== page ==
Financially healthy electric utilities, (such as Entergy, Dominion Resources, FPL Group, DTE Energy) have been scouting the field for potential plant acquisitions.
Scott, Madden & Associates reported earlier this year that there has been a valuation gap between potential asset acquirers and lenders who are reluctant to allow a sale for less than the value of the debt.
However, asset sales will most likely continue at a strong pace in 2003.
What works, what doesn’t
Beginning in 1998, U.S. utilities formulated corporate strategies to prepare for deregulation. Because it takes time for strategies to bear fruit (or die on the vine), some conclusions can now be made from the review of the last five years.
According to a recent study by Lexecon, Cambridge, Mass., the winners appear to be those utilities that relied on traditional regulated utility assets. Those who ventured into international investments, merchant power generation, and non-regulated businesses did not fare as well.
Lexecon identified the top five companies in annualized shareholder return as Exelon Corp., Southern Co., Entergy Corp., Western Gas Resources, and PPL Corp. The bottom five companies in total shareholder return for the five-year period were Aquila Inc., Dynegy., The Williams Companies Inc., The AES Corp. and El Paso Corp.
Table 4, which shows trading and marketing revenue for 2001 and 2002, reveals part of the story for the bottom five companies mentioned above.
Although four (AES was the exception) were among the list of top 20 electricity traders in the spring of 2002, by spring 2003 they had exited trading entirely. Other companies, such as AEP, Duke Energy and Dominion pulled back substantially from the speculative power trading market.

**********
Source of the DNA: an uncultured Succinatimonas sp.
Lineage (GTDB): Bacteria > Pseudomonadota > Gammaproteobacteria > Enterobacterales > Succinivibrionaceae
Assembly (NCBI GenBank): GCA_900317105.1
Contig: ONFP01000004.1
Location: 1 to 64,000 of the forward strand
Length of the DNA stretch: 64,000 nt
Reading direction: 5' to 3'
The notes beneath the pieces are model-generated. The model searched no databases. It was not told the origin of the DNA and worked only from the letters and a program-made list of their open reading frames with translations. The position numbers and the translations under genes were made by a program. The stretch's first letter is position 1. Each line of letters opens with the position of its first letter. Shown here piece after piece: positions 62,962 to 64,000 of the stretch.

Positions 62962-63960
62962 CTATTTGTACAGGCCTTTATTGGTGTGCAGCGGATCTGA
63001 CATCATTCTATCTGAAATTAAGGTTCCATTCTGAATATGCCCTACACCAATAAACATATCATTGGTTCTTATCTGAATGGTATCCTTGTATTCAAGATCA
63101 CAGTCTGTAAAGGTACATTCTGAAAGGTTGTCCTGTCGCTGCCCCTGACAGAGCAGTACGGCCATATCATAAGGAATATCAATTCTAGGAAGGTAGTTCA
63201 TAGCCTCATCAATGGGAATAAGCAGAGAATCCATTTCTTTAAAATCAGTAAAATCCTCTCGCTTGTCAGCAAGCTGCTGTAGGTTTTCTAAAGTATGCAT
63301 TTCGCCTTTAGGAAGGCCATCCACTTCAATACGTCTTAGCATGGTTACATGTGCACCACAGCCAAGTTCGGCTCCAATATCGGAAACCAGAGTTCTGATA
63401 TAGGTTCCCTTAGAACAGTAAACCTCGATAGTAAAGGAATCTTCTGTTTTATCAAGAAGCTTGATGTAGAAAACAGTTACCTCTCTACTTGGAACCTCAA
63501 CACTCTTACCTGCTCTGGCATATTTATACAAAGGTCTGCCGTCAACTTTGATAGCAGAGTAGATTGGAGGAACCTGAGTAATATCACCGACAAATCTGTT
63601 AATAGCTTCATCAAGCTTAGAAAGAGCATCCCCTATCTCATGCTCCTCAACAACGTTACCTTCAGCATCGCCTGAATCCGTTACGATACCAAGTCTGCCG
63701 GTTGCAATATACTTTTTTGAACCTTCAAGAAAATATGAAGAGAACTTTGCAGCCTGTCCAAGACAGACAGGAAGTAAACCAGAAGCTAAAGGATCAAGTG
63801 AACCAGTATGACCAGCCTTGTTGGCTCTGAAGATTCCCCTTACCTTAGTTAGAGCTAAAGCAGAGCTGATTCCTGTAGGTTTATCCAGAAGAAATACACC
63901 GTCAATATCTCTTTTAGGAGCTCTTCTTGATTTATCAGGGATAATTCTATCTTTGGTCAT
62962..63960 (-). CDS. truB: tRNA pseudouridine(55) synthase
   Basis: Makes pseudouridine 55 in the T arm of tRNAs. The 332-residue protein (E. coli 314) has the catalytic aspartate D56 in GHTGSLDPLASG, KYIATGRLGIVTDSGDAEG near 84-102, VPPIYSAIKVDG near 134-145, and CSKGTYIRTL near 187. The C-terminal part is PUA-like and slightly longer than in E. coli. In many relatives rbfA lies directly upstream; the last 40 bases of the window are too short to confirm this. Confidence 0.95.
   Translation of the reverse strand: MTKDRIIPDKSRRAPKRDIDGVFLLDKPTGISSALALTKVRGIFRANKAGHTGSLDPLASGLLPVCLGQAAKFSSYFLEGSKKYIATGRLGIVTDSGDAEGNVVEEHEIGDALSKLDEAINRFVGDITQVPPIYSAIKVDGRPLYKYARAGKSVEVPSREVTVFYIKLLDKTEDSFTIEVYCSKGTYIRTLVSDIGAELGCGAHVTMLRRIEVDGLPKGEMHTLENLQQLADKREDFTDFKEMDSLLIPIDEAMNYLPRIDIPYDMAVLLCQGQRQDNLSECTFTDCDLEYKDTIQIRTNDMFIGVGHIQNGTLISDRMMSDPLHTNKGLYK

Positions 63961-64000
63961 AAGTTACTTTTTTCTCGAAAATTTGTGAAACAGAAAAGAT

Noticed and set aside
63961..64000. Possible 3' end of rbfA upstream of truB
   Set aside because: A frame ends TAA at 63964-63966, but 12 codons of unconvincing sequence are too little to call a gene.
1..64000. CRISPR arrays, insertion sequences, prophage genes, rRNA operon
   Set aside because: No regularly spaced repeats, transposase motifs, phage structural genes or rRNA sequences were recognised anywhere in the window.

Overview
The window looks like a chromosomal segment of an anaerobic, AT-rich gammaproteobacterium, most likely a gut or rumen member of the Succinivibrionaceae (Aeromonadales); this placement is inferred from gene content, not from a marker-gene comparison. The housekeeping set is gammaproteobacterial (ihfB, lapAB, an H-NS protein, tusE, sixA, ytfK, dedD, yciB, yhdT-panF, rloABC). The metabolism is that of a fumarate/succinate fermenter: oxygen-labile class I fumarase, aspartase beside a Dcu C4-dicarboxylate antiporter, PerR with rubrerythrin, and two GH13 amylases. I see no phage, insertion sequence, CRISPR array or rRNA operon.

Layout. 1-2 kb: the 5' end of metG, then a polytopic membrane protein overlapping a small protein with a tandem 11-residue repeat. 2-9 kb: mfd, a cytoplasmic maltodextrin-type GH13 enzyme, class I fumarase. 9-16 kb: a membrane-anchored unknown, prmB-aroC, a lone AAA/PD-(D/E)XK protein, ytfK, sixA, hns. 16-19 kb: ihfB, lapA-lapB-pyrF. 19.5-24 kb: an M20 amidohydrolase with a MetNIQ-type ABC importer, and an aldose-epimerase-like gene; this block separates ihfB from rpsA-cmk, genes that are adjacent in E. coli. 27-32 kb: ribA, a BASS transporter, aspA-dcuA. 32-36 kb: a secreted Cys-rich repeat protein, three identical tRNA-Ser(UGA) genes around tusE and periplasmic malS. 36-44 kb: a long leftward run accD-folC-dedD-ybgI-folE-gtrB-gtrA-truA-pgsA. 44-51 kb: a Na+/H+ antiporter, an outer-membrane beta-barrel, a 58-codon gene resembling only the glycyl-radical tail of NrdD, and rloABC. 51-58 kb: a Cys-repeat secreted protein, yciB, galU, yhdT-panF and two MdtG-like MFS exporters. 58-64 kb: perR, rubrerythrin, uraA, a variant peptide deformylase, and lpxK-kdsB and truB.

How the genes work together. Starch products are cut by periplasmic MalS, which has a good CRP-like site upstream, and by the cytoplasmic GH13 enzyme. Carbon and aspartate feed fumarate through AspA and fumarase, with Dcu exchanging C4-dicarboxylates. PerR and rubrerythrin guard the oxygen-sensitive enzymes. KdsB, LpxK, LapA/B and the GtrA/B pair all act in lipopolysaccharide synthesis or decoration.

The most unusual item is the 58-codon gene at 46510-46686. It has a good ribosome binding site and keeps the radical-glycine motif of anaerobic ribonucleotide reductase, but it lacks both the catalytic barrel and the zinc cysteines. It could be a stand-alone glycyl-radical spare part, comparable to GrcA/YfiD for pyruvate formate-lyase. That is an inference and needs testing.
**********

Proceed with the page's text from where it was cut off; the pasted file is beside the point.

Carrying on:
Scott, Madden & Associates contend that the prevailing strategy of trading around core assets and long-term contracts will further decrease market liquidity, transparency and number of counterparties. More players are likely to exit.
In a spring 2003 report, Scott, Madden & Associates made the following points:
“- Trading is still important. With half a billion dollars of daily value at risk between power and gas, trading is the means to put boundaries around that risk.
“- The necessary establishment of an effective gas and electric clearing system may be several years away. Hurdles include lack of product uniformity, competition among clearinghouses, and difficulty in replacing counterparties in deals gone awry.
What lies ahead
In 2002, IOUs appeared to have halted the financial freefall of 2001. They ignored the death knells and managed to regain momentum in the right direction.
The intense attention now being given to transmission in the U.S. as a result of the August 14 blackout may drive changes that will be reflected in future rankings within these pages. However, even if federal and/or state directives provide the impetus for significant investment in this industry, the effects may not be realized until 2005 or later.
See companion article “Institutional investors cozy up to IOU favorites.”